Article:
Here we get Cummings on nipples, the drag of the conceiving mind, then Lowell, wherein lobsterman is cock, rising red and throbbing at the sight of filled fishnet stockings. We have Blake, “a harmless Ex-Catholic boy, eating Doves & Pigeons” and Stevens speaking of clit and panties and the sea, “the boot you’re so fond of,” then Creeley, rasping out lines that are at once brutal and weepy: “It’s fitting that you so quickly come when I fuck you silly in a bed full of books.” The shock of Acker’s anecdote is there: the familiar made new as hands grip and twist and open it, a fond fondling, a groping informed by respect, which is, after all, one characteristic of that variety of fucking that emerges from love, the sex in which love is made manifest. At times, in these pages, there is an uncanny ventriloquism; other times, not so much. How close to Dickinson is “Your Ass like the first easy Morning’s Ride—at first smells a bit pungent, like chocolate covered Imperceptibles made to seem Perfidy”? But, as I would like to think Acker might say, in a giddy mood, who cares if it makes you hard? “I love you beyond words, beyond what writing means” may well be a line from Whitman, historically, or some new phrase, but it is, regardless, essential and timeless, a necessary and true thought. Who hasn’t said some such thing and can still claim to be human, to have ever lived? And there are leitmotifs, poets singing not merely of fucking, but of love; Shelley-Keats says, here, “I’m sucking thy clit, piping songs for ever new, ever more aware of thee” just as Whitman was aware, this awareness as central, a groundedness in the act of sex even as the act itself inspires a sense of transcendence—to pass out of oneself, but always remaining focused on the other, the partner, the lover, that wondrous cosmos of flesh and soul. What Bellamy does—what the prankster in Acker’s tale did—is call attention to that which, while thoughtlessly revered, gets ignored. Here voices from history speak afresh—“When you fuck my mouth the past and the future are woven in your dribbling cock,” part of the introductory essay goes, a theory for that which follows, laying out one justification for this particular anthology in the most direct terms. Canon, opening for us as lovers, offering a new valence on the old work, infused with vitality, lust, drive. Here, for instance, putting it better than I ever could, is Milton, via Bellamy: “I’m telling thee in plain English—nothing forbids us from knowing each other—fuck me fuck me fuck me—fuck until prohibitions bind thee not, until Death itself would be heaving. We grow large with inward freedom, we fuck until the dying Serpent hath eat’n and lives.”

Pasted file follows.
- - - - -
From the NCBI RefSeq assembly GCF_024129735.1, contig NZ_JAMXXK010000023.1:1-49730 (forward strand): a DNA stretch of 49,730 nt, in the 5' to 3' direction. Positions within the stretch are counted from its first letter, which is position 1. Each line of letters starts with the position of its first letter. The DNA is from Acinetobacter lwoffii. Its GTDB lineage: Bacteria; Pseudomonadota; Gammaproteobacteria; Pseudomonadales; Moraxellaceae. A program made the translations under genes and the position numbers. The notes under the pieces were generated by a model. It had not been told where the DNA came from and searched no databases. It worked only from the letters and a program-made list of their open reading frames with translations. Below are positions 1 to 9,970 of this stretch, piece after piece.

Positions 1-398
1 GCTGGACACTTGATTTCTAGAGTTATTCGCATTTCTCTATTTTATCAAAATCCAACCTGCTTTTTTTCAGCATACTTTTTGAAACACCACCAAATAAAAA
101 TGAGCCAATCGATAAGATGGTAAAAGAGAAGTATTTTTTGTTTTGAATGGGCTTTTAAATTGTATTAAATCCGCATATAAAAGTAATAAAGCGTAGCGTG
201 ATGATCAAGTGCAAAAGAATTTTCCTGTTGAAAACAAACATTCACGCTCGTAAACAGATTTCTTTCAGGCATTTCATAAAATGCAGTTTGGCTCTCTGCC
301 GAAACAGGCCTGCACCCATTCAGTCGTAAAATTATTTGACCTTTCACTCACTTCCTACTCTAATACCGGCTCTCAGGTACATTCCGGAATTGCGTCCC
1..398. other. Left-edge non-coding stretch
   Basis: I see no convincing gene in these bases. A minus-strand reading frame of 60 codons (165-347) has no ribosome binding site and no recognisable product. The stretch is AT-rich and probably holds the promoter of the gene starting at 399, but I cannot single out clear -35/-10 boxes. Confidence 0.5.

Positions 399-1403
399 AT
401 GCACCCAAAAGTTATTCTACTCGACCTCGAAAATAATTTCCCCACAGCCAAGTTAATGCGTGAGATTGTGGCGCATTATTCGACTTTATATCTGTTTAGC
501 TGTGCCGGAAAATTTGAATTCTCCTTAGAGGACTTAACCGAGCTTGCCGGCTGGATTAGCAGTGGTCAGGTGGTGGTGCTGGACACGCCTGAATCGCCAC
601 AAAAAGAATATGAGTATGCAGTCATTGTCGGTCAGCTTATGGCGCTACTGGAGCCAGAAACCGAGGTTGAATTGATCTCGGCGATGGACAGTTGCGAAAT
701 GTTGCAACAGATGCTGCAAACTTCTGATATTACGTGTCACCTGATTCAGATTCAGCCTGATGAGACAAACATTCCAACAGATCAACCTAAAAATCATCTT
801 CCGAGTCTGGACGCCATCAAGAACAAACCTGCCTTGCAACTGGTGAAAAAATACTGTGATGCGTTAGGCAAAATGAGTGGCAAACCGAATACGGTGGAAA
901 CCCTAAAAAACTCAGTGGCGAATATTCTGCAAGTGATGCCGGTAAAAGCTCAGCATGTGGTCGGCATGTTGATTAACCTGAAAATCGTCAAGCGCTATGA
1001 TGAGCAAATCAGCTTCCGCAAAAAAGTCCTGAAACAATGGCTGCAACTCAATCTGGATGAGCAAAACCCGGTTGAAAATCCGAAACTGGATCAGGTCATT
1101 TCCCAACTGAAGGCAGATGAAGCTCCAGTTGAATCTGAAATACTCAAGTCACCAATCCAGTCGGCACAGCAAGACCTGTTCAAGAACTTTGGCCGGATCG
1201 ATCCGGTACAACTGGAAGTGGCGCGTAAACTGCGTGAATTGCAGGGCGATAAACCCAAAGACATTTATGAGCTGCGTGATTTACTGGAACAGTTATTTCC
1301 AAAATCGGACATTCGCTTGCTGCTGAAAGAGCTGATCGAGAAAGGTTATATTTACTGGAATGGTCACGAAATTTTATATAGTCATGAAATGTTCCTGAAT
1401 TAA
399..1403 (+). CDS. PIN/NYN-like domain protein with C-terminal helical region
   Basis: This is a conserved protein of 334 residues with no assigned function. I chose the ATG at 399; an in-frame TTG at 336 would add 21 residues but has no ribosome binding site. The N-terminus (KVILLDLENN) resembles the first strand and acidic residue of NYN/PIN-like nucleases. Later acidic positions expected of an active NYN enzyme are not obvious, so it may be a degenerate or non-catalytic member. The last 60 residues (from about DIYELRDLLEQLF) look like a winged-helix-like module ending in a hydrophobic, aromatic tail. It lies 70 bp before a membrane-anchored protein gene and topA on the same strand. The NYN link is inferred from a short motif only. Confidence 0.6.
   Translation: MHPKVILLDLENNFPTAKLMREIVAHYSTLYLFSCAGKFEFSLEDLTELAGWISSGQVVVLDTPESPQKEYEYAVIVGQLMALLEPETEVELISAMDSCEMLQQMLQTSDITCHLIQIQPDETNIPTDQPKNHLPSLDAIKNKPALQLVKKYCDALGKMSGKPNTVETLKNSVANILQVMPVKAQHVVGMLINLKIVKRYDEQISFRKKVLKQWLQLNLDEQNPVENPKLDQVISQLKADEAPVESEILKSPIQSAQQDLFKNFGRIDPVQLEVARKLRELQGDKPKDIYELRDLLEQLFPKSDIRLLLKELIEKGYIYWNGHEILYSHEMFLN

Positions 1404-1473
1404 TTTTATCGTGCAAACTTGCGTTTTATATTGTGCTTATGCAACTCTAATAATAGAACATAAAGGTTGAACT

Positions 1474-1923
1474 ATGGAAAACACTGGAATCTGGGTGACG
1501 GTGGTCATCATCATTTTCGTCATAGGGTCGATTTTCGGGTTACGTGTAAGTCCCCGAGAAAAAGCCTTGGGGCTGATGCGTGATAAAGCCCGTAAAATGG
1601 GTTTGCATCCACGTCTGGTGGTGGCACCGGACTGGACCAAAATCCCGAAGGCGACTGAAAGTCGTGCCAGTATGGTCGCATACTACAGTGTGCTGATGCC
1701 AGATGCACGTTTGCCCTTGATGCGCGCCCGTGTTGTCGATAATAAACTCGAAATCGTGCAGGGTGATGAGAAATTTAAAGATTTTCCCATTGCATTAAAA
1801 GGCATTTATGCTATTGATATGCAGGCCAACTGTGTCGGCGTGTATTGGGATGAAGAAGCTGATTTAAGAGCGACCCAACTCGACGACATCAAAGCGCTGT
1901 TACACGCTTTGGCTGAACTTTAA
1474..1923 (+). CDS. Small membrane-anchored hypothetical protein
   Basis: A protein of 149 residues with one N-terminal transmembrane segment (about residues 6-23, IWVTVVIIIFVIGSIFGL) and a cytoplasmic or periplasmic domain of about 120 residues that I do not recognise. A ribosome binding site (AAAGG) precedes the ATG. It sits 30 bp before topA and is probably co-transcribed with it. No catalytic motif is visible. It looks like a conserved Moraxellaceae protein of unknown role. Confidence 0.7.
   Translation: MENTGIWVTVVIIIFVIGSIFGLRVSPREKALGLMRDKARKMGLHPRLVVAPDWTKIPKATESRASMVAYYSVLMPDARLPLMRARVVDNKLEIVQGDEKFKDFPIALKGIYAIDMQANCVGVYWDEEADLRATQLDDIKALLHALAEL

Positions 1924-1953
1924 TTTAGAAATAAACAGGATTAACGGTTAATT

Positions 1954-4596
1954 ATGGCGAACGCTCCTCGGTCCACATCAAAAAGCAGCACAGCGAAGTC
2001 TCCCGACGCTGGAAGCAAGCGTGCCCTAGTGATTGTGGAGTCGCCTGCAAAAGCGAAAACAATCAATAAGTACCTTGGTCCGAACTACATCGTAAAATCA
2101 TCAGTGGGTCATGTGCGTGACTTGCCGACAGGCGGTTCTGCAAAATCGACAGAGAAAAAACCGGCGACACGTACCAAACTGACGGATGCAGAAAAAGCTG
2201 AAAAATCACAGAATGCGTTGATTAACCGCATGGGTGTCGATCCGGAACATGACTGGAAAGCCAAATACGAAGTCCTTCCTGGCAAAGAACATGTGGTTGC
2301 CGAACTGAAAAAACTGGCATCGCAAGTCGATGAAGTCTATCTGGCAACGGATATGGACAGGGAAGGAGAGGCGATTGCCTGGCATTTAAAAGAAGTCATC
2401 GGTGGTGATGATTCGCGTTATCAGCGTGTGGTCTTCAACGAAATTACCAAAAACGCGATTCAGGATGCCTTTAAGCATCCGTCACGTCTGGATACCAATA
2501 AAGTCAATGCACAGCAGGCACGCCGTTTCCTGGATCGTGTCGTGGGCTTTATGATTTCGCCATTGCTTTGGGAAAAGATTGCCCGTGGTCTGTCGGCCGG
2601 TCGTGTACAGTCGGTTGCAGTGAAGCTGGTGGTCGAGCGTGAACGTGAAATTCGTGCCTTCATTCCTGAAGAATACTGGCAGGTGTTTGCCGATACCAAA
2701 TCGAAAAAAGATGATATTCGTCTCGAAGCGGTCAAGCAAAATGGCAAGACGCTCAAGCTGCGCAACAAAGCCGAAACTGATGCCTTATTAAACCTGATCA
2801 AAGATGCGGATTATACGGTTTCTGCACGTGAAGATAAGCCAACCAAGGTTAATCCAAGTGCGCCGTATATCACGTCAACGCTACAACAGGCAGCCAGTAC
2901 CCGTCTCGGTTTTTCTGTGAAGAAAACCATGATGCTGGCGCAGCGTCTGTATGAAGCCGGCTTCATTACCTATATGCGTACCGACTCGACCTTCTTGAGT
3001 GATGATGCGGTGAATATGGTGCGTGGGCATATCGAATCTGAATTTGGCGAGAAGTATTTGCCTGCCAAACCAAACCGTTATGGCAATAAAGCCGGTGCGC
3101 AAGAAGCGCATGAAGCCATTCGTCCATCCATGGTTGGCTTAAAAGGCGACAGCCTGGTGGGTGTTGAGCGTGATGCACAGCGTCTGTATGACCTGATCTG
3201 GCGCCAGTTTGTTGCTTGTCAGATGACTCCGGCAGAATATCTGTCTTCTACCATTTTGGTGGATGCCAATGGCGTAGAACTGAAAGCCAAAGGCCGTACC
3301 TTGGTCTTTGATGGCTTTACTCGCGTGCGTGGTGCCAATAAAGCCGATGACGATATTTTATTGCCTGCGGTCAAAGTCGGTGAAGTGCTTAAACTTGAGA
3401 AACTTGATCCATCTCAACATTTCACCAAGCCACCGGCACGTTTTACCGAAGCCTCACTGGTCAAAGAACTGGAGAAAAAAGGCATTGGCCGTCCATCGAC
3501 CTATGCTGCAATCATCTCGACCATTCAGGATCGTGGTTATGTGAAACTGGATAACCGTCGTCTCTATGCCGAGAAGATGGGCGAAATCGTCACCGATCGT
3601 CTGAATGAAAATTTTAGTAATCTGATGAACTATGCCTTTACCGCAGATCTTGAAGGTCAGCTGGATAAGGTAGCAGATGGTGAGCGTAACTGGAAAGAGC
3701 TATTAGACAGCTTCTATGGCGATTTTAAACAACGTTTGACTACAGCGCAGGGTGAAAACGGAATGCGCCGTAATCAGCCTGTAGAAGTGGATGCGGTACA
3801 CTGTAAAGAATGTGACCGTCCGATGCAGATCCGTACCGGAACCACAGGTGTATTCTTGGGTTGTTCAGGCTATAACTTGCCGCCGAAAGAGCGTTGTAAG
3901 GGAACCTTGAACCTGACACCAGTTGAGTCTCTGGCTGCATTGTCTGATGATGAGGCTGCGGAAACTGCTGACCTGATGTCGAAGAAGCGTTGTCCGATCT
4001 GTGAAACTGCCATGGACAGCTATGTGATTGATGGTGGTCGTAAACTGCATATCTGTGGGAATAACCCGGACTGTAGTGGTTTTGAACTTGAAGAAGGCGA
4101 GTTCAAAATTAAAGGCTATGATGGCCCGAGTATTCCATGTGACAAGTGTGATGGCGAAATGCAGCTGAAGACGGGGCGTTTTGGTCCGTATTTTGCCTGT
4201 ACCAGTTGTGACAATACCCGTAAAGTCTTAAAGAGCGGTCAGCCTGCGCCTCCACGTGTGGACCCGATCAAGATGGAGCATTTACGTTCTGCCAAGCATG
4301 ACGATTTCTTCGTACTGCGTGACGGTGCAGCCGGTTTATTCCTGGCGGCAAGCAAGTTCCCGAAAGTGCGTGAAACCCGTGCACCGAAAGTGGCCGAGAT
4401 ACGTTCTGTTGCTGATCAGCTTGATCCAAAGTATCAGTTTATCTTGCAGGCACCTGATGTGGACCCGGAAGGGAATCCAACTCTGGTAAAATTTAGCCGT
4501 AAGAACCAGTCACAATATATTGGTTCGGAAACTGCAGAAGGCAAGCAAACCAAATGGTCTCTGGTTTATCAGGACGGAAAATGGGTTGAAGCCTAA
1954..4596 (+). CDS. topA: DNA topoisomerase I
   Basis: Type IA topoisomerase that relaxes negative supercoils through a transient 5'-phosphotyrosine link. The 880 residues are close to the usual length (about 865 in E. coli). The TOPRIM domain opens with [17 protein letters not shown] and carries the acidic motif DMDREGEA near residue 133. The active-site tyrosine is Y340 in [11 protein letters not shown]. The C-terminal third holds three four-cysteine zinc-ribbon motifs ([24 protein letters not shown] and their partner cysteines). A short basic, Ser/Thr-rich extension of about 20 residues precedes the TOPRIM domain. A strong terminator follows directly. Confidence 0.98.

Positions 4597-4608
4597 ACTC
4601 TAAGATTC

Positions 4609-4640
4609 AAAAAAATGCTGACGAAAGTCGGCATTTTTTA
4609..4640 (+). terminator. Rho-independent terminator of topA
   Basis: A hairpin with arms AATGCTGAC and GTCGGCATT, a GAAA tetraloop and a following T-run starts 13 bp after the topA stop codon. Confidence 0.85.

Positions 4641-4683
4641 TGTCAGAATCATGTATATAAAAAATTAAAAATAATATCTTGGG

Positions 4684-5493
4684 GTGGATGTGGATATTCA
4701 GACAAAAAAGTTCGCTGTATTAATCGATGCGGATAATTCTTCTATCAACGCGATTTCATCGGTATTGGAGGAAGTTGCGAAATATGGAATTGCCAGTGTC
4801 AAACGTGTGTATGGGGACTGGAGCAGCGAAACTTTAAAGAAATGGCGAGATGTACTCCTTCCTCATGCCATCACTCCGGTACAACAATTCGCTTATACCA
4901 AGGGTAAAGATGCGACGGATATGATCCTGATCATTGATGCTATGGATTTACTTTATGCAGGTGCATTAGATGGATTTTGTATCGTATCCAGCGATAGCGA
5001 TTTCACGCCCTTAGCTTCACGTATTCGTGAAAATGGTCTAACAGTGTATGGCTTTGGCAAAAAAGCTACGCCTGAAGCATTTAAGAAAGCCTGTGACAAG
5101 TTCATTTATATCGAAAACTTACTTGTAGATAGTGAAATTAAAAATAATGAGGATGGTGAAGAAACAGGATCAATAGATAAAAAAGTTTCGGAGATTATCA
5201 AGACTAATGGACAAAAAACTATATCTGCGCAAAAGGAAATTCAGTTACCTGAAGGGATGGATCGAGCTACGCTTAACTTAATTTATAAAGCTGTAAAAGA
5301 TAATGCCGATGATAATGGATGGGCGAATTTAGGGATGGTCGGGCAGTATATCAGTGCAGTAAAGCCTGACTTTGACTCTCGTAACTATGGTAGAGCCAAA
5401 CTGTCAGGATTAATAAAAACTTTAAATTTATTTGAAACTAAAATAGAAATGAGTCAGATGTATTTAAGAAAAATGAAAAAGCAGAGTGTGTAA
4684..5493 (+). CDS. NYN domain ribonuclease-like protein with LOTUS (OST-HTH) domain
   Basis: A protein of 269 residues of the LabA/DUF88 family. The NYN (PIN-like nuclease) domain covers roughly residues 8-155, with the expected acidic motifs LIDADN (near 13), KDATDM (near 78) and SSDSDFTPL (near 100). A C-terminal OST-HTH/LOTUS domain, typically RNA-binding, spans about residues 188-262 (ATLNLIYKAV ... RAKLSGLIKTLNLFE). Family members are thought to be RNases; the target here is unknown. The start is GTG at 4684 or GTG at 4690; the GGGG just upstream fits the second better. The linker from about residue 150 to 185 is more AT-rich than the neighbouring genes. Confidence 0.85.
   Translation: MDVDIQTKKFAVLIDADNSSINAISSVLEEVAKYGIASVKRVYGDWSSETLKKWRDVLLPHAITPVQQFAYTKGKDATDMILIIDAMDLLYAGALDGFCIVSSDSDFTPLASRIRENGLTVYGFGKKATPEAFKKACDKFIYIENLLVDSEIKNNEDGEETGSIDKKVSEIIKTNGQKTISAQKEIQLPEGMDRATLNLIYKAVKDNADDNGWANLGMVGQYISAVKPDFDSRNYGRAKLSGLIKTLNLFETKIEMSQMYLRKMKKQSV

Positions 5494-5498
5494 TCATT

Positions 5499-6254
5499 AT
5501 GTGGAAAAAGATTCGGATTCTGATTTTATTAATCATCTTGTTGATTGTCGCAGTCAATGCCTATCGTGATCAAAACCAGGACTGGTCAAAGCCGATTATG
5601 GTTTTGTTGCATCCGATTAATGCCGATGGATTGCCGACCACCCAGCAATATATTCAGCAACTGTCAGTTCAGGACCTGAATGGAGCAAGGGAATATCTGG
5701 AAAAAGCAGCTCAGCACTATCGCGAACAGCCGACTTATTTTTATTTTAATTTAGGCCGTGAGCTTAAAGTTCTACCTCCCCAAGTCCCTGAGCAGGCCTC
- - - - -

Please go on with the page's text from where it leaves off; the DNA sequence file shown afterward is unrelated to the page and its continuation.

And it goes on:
Official Les Figues Press Web Site